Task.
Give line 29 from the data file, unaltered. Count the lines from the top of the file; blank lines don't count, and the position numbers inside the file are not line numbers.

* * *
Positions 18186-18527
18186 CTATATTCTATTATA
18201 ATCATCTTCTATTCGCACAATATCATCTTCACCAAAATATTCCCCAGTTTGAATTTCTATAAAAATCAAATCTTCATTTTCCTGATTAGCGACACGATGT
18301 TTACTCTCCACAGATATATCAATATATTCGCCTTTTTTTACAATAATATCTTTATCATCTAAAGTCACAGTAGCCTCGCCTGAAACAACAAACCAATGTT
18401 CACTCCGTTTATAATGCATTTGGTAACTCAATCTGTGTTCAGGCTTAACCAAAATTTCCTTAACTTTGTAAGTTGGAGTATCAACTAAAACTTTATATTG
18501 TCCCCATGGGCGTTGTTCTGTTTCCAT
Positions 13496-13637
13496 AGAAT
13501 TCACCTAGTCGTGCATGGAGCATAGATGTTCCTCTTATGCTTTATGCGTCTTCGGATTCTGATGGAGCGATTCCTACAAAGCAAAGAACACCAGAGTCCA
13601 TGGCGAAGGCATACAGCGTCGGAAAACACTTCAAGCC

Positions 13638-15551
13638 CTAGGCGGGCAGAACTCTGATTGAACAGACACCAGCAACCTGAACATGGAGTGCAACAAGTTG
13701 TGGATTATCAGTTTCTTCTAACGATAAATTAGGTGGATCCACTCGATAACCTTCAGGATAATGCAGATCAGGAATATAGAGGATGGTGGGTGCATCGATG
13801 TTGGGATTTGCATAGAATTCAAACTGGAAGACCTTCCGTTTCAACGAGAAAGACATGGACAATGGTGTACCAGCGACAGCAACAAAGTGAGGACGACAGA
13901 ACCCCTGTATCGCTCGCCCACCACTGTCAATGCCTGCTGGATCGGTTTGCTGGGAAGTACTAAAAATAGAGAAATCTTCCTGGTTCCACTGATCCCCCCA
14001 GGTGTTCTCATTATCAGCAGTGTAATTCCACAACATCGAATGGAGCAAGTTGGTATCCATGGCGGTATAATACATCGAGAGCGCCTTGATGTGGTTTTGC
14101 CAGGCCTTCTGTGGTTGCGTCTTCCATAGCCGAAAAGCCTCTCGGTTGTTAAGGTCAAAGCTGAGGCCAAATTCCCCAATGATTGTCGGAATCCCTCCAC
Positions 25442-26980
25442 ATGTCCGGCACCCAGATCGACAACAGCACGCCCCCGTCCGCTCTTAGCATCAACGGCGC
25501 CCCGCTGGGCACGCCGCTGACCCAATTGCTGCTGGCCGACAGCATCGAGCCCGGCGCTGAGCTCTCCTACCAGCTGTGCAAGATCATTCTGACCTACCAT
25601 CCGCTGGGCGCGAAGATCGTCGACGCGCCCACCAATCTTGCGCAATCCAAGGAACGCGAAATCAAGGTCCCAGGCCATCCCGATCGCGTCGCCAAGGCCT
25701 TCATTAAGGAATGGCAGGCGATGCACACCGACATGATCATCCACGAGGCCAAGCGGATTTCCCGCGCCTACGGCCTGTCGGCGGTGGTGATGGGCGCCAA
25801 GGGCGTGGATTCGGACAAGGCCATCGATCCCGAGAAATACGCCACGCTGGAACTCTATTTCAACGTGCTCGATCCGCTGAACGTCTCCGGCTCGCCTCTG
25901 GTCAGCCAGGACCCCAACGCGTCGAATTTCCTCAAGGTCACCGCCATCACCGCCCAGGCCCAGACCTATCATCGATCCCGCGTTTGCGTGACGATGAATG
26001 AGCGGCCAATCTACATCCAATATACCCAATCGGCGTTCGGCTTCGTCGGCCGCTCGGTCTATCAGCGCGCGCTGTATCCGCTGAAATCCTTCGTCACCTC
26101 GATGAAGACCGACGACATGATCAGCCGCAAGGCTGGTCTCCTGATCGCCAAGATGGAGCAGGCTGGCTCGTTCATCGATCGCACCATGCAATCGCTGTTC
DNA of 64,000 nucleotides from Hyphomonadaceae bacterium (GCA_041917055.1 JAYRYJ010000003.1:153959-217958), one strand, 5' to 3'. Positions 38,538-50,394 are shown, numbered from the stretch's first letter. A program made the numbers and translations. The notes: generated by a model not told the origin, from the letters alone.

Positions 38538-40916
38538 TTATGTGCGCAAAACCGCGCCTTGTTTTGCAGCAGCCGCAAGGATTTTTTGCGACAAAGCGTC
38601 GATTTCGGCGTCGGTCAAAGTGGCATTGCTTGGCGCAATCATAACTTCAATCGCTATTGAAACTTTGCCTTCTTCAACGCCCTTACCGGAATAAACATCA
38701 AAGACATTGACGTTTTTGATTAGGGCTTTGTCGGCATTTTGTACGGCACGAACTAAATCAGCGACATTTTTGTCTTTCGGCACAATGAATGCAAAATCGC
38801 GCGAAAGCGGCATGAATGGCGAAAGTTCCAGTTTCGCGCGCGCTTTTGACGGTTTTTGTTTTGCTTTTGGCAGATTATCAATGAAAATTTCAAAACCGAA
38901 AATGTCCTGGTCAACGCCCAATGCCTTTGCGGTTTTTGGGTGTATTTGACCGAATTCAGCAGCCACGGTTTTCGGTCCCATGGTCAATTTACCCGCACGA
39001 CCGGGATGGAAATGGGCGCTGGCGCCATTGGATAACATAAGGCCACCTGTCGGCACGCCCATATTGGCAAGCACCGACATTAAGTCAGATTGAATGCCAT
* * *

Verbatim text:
38538 TTATGTGCGCAAAACCGCGCCTTGTTTTGCAGCAGCCGCAAGGATTTTTTGCGACAAAGCGTC